"You never have.

"And you never will."

But one day America will have to wake up and realize that wrongs done to black people are no less wrongs done to the whole country.

And when you did a ditch for someone else to fall into, you always fall in yourself.

Better yet, you can't expect to hold a person down in a muddy ditch, trying so hard to keep back their progress, and not expect to get just as filthy and muddy yourself.

Ann said...

Oh, and one more thing on Michigan's Prop.2.

The amendment reads:

"A proposal to amend the state constitution to ban affirmative action programs that give preferential treatment(and that's BS in and of itself. It's not "preferential treatment" asswipes when you are supposedly trying to rectify past wrongs) to groups or individuals based on their race, or gender...."

"Gender."

I guess the white girls who voted for the passage of this proposition did not take the time to read it.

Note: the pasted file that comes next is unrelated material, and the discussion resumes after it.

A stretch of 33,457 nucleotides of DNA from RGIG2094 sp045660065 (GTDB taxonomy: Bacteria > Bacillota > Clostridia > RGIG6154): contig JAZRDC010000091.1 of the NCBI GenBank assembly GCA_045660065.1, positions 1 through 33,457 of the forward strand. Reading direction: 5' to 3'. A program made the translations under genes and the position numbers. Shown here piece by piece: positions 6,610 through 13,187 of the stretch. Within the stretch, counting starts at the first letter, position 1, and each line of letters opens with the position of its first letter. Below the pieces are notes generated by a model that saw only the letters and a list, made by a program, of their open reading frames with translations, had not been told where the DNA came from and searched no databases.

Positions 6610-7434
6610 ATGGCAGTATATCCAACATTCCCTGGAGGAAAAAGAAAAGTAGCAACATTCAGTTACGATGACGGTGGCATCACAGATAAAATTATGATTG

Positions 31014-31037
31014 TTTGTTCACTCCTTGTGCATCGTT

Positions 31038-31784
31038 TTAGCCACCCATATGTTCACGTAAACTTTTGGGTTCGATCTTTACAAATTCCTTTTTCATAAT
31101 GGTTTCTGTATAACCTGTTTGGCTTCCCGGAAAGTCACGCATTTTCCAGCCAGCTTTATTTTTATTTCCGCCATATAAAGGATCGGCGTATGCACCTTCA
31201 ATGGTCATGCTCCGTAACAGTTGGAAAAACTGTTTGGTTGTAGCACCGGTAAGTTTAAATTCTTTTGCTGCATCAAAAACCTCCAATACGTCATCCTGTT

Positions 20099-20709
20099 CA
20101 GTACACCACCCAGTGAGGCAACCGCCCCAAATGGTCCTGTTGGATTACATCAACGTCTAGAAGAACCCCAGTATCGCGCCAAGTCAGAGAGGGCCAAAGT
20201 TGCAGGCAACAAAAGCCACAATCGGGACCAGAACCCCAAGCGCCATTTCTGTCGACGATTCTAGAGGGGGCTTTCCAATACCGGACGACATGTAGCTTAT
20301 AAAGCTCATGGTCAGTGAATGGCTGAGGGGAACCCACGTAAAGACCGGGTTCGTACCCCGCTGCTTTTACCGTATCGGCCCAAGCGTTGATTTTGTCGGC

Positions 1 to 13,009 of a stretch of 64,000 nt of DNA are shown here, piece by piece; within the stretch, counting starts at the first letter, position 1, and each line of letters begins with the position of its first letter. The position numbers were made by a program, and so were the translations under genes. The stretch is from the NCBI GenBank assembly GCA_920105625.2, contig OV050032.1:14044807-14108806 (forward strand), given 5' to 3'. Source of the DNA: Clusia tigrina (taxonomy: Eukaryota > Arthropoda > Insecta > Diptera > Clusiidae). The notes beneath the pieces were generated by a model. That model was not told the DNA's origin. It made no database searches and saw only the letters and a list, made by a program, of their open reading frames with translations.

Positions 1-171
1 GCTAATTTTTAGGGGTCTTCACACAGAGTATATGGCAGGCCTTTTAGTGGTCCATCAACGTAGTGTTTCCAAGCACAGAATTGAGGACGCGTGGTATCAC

And I had better not hear any cry-baby ass bawling from them when they find they have a hard-ass time trying to get THEIR foot in the door to better themselves.

Flat-Out said...

Thanks, Dumi,

You're right that Texas is a mess with its 10% chump change scheme.

I say: demand 100%.

400 years, of not getting paid, is worth a little tiny entree today.

If you make it out of high school today, I say demand the whole thing.


Bush got to go to Yale, by flashing his White Card...

...along with about 10 generations of his forebears.


And they seem quite happy.

So really, I don't see it having ill effects.

T. Zac. R. R. said...

The problem is what Dumi said, people who are not awake may never wake up, that includes African American Blacks decendents of slaves, white slave owner and Native American Indians.